Last edited by exalted; 10-02-2017 at 10:42 AM.
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Old 10-02-2017, 11:17 AM   #35
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Default Re: [Ultra-Tech] What would naval warfare at TL10 look like?

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I don't think everything will go full-on submarine. The physical and psychological standards for submariners are much higher than those of the surface ships, so what you gain in stealth you'd lose in overall eligible manpower. At some point someone will say "our Navy is under-manned because our standards are too high", at which point the reason those standards are in place will surface when people not suited for sub service gets assigned to one and flip out for some reason or other, which will raise some (probably very public) questions as to why the standards were lowered in the first place(!).
That is not at all the case at TL 10 even without volitional AIs. In fact, Dedicated and Non-Volitional AIs would be superior to Volitional AIs for most submarine crew related tasks since they can have higher IQ for the same Complexity.

Even without using AIs at all, you could greatly reduce the number of crew with automation.
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Old 10-02-2017, 03:49 PM   #36
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Default Re: [Ultra-Tech] What would naval warfare at TL10 look like?

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Originally Posted by johndallman View Post
Maneuverable reentry vehicles have been built and successfully tested. The technology is not like other air vehicles, but it works. The US did not adopt them in the early 1980s, but that doesn't prove that they won't be in use at TL10.
That vehicle has already finished reentry by the time it maneuvers, and does those maneuvers at a speed significantly slower than orbital velocity. In fact, it's speed is comparable to the hypersonic missiles I mentioned, but with a high, obvious flight profile. It's also essentially the same idea as the DF-21D I mentioned, which puts the same idea into an anti-ship role.

Coming in at full orbital velocity is going to be a bit more limiting on maneuverability.

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Originally Posted by Anaraxes View Post
The first point isn't true, nor follows from the second.
It doesn't follow from the second because you misquoted me by clipping off half the statement. Not cool.

You seem to be presenting this scenario as if someone is setting off a bomb nearby a stationary rod, but that's about as far from the scenario as we could get. The rod isn't stationary; it's closing at near-orbital velocity, upping the energy of the impact by roughly 4 to 10 times, depending on when the intercept occurs (The rod is going considerably slower at impact than during reentry) and the angle of impact (Likely to be head-on if we're talking about a ship defending itself). Further, this isn't just a random explosion nearby; this is a kinetic impact directly on the surface of the rod with a significant directional component. With the minimum speed for a head-on intercept, we're talking mach 20-25, close to the velocity that you get from a HEAT jet. This isn't some simple proximity detonation, and it's not distributed randomly (The LEAP is a unitary warhead, not some package of multiple smaller projectiles). It's going to be a single focused impact point leaving a sizable hole or crater on the surface of that reentry vehicle.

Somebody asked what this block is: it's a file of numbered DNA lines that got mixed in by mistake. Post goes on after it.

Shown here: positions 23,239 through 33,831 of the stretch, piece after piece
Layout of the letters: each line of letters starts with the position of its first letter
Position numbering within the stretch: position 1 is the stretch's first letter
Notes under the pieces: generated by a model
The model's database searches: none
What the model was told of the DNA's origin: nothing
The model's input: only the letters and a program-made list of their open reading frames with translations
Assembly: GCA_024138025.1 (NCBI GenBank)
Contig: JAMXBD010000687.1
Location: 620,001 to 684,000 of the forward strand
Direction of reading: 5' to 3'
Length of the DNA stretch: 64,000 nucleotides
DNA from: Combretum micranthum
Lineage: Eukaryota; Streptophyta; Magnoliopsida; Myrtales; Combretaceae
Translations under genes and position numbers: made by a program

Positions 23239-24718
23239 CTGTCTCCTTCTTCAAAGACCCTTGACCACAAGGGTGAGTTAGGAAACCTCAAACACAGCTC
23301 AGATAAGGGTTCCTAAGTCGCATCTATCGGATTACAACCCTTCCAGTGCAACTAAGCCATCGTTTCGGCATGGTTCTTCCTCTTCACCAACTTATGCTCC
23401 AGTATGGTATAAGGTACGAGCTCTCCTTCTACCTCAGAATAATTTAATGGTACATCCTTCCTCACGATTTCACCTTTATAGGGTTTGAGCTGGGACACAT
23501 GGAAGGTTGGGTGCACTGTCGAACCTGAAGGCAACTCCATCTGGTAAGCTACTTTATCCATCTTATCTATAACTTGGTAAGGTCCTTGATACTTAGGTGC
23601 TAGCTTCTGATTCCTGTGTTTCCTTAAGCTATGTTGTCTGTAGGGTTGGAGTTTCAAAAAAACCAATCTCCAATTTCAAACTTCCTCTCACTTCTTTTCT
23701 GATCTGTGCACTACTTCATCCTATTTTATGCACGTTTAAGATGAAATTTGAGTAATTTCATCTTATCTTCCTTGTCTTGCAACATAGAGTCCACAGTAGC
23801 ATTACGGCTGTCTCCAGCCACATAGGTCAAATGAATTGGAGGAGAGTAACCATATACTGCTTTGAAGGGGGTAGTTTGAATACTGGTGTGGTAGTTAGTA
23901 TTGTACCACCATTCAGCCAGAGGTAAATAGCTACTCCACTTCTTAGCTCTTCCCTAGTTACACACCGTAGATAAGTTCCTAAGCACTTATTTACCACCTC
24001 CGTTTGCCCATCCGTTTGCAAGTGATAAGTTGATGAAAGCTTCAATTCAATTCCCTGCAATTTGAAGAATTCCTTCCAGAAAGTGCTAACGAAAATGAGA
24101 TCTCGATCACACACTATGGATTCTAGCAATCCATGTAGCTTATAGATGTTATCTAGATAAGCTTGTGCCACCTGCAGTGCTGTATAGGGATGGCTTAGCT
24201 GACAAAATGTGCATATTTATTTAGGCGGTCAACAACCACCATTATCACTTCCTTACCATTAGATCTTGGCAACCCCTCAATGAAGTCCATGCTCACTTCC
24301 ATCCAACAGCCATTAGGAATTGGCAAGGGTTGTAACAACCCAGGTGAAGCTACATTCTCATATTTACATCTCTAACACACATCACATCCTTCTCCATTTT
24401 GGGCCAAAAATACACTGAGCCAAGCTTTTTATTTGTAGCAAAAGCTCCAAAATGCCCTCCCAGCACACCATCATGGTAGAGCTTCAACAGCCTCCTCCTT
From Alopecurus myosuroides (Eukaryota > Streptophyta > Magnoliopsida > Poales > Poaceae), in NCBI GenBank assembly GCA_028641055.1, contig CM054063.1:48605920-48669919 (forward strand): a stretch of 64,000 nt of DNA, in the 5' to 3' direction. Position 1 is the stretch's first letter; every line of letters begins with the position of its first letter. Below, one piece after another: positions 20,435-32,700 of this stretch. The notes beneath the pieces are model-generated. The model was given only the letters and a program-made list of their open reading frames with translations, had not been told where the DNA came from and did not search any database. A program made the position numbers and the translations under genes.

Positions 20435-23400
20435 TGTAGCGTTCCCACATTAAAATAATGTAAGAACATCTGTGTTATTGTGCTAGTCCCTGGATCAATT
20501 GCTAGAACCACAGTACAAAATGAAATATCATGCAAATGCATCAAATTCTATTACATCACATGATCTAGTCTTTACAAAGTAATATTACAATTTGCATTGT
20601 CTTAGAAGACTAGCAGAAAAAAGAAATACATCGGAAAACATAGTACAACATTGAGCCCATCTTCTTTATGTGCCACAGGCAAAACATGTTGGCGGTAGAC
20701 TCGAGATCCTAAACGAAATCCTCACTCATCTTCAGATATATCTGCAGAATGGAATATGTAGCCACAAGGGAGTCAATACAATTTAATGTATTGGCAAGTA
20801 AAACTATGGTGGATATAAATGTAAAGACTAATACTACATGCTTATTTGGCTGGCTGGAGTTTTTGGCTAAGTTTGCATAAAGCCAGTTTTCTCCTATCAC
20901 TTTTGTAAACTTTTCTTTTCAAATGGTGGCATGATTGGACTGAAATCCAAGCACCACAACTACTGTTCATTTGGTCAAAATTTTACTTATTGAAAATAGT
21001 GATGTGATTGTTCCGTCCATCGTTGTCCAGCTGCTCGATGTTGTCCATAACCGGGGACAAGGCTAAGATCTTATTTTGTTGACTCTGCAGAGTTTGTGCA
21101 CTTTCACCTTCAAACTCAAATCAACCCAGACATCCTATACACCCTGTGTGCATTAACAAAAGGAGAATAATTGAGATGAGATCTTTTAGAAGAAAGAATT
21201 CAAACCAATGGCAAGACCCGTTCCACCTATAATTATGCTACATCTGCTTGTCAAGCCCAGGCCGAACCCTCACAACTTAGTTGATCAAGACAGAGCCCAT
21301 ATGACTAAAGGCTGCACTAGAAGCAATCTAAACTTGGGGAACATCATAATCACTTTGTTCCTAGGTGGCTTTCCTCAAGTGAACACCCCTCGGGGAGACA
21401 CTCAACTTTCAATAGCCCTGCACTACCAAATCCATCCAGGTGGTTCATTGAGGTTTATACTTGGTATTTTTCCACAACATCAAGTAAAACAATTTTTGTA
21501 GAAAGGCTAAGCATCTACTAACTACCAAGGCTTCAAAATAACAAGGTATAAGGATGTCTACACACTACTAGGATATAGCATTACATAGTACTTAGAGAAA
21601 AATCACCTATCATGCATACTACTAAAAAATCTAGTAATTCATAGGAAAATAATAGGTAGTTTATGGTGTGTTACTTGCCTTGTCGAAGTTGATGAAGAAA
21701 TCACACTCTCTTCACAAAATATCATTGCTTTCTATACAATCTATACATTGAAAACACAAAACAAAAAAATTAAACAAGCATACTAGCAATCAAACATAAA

Get a solid head-on impact during reentry, and you stand a good chance of blowing the entire head off that rod.

Needless to say, these are things you really don't want during reentry. Hell, you don't want it when hypersonic. It very likely leaves the vehicle uncontrollable during reentry, if not tearing it apart through aerodynamic forces. If it does survive and regain control, it would have burned a great deal of energy, which, combined with impaired aerodynamics from the impact, might easily leave it unable to maneuver onto its target.

But even that isn't the end of it. If it's got terminal self-guidance (And it needs guidance to have any chance of hitting a mobile target 10+ minutes after launch), then it needs to see the target, and that means vulnerable sensors that really don't respond well to mach 20+ impacts.

So yeah, the reason I said it having a kinetic kill warhead didn't provide any benefit here is because it makes no meaningful difference in the outcome. A kinetic intercept at these velocities is devastating, even against another kinetic-kill vehicle.